Ulfgar Utility

Let’s talk about Ulfgar Ironfist.

This little figure packs a mean punch.  Ulfgar-statsUlfgar has pretty good stats and is the first Creature with three Equipment slots in the game, which gives him a lot more options when gearing up.

However, before picking out gear, we should take a look at Ulfgar’s unique ability:

Whenever Ulfgar attacks a target at Range 1, he may convert 1 of his Hit results into 1 Critical Hit result.

That’s very nice, especially when you realize it’s on ranged or melee attacks.What many may not realize is the variety of builds Ulfgar has available. You can build on his ability by stacking his melee power, or mix and match them for many options, or surprise targets with several ranged options.

Unbridled Ulfgar.

Power Attack, Focused, Frost Brand, Guenhwyvar, and Sacred Plate Mail.
At range 1, he can roll 6 dice with melee attacks, converting 2 Hits into Crits, can make an extra attack with Guenhwyvar, also converting 1 Hit to a Crit at range 1, and converts 1 Crit to a Hit when defending against Primary Weapons.  Focused lets him change his facing, once, if someone moves through him.

Utility Uflgar.

Holy Warhammer, Power Attack, Taulmaril, Dwarven Precision, and Elixir of Healing.
Is the enemy close and low?  Hammertime!  Use Target + Holy Warhammer + Power Attack and Ulfgar has a bonus attack die and 2 Hit to Crit conversions.
Is the enemy at range? Use Concentrate + Taulmaril + Dwarven Precision for heavy critical damage. Taulmaril converts 1 Hit to a Crit, being at Range 1 would convert another, and the Concentrate token plus Dwarven Precision converts all your concentrates to critical hits.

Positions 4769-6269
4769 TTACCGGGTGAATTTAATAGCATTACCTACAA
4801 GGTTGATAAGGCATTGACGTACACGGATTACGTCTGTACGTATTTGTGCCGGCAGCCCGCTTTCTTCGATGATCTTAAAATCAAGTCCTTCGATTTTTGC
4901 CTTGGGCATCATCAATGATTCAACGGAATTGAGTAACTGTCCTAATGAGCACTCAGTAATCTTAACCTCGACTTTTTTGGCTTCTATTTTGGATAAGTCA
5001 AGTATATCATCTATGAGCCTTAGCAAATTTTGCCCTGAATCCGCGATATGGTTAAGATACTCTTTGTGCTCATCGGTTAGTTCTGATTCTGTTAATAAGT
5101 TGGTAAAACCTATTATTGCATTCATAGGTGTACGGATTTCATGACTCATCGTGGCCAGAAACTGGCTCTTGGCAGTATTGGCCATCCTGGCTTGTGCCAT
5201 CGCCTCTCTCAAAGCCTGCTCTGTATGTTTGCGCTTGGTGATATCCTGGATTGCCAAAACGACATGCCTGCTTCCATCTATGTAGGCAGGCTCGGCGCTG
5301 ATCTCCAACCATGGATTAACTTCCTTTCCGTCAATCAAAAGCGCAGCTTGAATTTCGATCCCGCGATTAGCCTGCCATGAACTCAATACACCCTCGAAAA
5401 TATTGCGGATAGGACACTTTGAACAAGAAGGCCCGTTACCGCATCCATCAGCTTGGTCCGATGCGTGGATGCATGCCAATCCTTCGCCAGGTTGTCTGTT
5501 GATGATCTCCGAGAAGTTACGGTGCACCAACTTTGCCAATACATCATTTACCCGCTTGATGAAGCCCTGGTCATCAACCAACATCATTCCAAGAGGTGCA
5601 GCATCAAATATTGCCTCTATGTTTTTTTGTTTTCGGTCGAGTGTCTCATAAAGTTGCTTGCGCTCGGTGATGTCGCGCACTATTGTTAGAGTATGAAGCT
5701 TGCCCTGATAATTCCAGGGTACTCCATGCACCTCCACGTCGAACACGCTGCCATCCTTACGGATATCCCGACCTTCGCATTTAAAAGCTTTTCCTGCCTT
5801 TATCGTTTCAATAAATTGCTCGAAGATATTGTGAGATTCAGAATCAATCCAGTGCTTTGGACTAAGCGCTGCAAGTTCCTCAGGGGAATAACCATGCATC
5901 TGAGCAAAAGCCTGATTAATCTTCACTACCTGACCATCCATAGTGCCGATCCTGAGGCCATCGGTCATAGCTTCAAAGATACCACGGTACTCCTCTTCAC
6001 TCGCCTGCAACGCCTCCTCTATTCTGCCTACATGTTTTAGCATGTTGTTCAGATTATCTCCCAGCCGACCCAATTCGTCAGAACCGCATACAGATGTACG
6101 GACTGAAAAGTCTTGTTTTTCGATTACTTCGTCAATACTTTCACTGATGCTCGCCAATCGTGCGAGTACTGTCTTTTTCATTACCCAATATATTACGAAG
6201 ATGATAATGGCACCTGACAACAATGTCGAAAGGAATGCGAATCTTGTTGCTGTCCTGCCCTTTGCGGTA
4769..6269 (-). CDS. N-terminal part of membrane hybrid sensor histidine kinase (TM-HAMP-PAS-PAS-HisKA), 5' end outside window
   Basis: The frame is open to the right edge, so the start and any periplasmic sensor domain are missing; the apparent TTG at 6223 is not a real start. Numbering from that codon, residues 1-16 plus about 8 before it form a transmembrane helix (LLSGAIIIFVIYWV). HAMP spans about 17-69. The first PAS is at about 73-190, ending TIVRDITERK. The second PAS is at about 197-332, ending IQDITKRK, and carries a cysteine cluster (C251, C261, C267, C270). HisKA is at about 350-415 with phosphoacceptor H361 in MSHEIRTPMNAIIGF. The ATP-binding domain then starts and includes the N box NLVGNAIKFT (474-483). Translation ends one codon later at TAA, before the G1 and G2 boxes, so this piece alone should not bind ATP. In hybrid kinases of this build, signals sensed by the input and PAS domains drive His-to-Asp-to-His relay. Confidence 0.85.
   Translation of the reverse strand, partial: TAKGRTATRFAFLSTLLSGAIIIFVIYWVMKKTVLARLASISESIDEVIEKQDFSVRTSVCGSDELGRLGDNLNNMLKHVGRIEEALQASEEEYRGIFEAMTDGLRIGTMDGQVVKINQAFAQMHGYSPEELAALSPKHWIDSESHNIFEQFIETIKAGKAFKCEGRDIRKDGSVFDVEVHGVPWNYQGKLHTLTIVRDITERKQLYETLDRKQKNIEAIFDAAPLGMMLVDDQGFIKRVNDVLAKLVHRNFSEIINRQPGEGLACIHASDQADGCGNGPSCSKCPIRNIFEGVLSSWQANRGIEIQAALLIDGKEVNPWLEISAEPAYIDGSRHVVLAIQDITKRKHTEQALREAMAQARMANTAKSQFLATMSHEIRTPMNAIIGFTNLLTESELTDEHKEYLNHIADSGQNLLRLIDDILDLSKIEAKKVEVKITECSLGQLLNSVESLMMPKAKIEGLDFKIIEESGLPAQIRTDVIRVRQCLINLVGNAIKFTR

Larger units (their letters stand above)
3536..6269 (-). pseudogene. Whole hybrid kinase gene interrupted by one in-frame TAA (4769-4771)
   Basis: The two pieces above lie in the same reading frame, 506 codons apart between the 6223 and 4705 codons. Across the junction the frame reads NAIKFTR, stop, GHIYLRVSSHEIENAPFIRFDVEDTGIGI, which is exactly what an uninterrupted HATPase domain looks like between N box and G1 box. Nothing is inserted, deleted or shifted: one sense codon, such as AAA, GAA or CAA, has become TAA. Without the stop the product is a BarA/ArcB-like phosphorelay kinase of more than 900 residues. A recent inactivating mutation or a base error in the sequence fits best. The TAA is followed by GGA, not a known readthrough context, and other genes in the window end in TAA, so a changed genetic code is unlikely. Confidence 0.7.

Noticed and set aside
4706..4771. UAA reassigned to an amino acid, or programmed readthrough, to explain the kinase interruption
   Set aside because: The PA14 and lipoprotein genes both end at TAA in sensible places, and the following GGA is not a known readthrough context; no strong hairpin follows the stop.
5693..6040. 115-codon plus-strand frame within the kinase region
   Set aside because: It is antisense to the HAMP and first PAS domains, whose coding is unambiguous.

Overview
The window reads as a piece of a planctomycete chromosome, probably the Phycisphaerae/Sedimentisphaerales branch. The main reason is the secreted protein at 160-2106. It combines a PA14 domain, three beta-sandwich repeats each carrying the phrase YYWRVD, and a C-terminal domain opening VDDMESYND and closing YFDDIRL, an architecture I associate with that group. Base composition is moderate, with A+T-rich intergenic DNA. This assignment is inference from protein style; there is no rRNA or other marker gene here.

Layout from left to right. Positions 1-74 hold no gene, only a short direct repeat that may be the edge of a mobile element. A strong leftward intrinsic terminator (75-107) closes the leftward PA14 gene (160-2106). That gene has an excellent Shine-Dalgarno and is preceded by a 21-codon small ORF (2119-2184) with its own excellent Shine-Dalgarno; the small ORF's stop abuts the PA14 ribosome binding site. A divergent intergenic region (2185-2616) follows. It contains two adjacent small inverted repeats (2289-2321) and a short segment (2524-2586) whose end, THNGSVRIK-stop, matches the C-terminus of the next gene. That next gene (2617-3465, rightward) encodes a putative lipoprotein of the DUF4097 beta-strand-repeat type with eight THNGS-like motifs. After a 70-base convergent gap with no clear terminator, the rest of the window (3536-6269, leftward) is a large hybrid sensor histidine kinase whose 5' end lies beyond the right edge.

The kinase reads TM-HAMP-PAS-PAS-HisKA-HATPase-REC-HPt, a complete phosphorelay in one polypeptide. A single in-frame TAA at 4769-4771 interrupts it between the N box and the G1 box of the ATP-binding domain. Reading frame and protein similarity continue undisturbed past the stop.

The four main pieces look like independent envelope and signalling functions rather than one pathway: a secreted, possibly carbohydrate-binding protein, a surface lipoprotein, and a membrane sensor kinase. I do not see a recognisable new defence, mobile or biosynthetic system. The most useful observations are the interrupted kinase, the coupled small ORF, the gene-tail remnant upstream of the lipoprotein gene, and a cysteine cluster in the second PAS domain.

Took some damage? Take a swig from your Elixir of Healing.

Unconventional Ulfgar.

Point Blank Shot, Dwarven Precision, Flying Greatsword, Hammer of Thunderbolts, and Taulmaril, and Ring of the Ram.
At range 1, the ranged attacks get a bonus attack die, convert a Hit to Critical Hit (2 if using Taulmaril), and can be used in combination with Concentrate and Dwarven Precision. The Hammer of Thunderbolts gets a follow-up attack against the same Creature and everyone in range 1 from that Creature (and more Hit to Crit conversions if those new targets are in range 1 from Ulfgar).
While making those ranged attacks, the Flying Greatsword can do some damage, still converting a Hit to a Crit at Range 1.

Oops, I should have realized you cannot equip a two-handed weapon AND a one-handed weapon at the same time (that’s really unconventional), so let’s replace the Hammer with the Ring of the Ram, which will let him ground creatures to make them easier for his allies to hit.

Still Upright Ulfgar.

Power Attack, Twinkle and Icingdeath, Sacred Plate Mail, Stone Bracers, and a Giant Toad make Ulfgar fast and hard to put down. Twinkle and Icingdeath let him penetrate armor, plus add a defense die, Stone Bracers gives his bonus defense against area attacks, and Sacred Plate Mail converts a Crit to a Hit. Finally, the Giant Toad lets him quickly get to his targets!

There are a lot more options and with Wave 7’s Earth Cult Warrior, Wave 8’s Air Cult Warrior, Wave 9’s Fire Cult Warrior, Wave 10’s Goblin Fighter Troop, and more humanoid Creature’s heading our way, the options will only keep growing.

Have you tried Ulfgar out yet?

Let’s All Do the Bump

(How can you go wrong with a shameless MC Hammer reference to start a post?)

In Dungeons and Dragons: Attack Wing, bumping is different than in either the Star Wars: X-Wing or Star Trek: Attack Wing games.

In DNDAW, bumps do not cause you to lose actions (bolded because it is really important to remember) and, if the Creature that is currently moving is a flying Creature and the Creature they overlap (bump into) is a ground Creature, the flying Creature can choose to continue flying forward over the ground Creature.

This is explained on page 27 of the Starter Set Rulebook but, based on questions I saw over the weekend, some people are still a little confused about how it works.

So here goes: